Node R1:

Destination Next node Weighting
D R3 0.5
D R6 0.5

for the use of both alternative paths, or:

Node R1:

Destination Next node Weighting
D R3 1
D R6 0

for the use of a single alternative path, namely that via the network node R3.

FIG. 4 shows an arrangement as per FIG. 2 and FIG. 3, subject to the proviso that as well as network nodes R4, R5 and R6 and associated links as per FIG. 2 and FIG. 3, there are provided three further network nodes R7, R8, R9, connected in series between network node R1 and network node R2, said further network nodes having associated links L17, L78, L89 and L92.

The routing tables in these network nodes correspond in an analogous manner to those described previously.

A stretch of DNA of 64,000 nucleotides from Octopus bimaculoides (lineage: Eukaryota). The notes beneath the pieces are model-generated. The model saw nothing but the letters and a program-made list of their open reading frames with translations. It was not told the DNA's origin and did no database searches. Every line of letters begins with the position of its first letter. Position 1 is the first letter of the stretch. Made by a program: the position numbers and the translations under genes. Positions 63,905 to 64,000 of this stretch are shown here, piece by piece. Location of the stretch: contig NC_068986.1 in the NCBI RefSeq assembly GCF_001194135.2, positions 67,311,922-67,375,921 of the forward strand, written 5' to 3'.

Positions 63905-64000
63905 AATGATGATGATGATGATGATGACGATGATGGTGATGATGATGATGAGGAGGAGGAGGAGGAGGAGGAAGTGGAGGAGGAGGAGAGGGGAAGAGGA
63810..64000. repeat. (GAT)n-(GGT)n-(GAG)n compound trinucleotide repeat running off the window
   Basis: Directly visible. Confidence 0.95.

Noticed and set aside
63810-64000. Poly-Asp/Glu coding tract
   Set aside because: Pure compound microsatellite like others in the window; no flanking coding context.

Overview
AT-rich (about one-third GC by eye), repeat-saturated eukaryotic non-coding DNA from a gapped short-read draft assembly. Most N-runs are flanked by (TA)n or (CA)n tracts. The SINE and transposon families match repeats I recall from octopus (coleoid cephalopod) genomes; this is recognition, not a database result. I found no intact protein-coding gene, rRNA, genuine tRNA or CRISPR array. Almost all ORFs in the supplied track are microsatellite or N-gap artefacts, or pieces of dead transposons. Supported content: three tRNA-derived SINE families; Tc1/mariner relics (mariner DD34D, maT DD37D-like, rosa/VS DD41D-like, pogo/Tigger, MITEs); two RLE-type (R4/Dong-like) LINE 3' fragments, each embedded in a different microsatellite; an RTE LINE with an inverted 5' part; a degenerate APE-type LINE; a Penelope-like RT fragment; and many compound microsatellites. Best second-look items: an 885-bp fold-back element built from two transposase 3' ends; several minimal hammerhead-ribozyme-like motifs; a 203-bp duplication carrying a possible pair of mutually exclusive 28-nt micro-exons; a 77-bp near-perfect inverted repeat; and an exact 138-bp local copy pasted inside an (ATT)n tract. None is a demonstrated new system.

In this case, the traffic to destination D is divided in network node R1 over multiple routes (multipath routing), in accordance with the following routing table in network node R1:

Node R1:

Destination Next node Weighting
D R2 0.5
D R3 0.3
D R6 0.2
D R4 0

The link to network node R4 here is the alternative path or “joker link” in accordance with the preceding examples. This link is used only after all preceding links, in the example to network node R2, network node R3 and network node R6, have failed. The traffic distribution weightings could then be adjusted correspondingly, for example to:

Node R1:

Destination Next node Weighting
D R3 0.6
D R6 0.4
D R4 0

In the event of further links failing:

Node R1:

Destination Next node Weighting
D R3 1
D R4 0

Meanwhile, or after the last primary link has failed, an alternative path, for example via the network nodes R7, R8, R9, can be calculated or determined, as per the example in FIG. 2: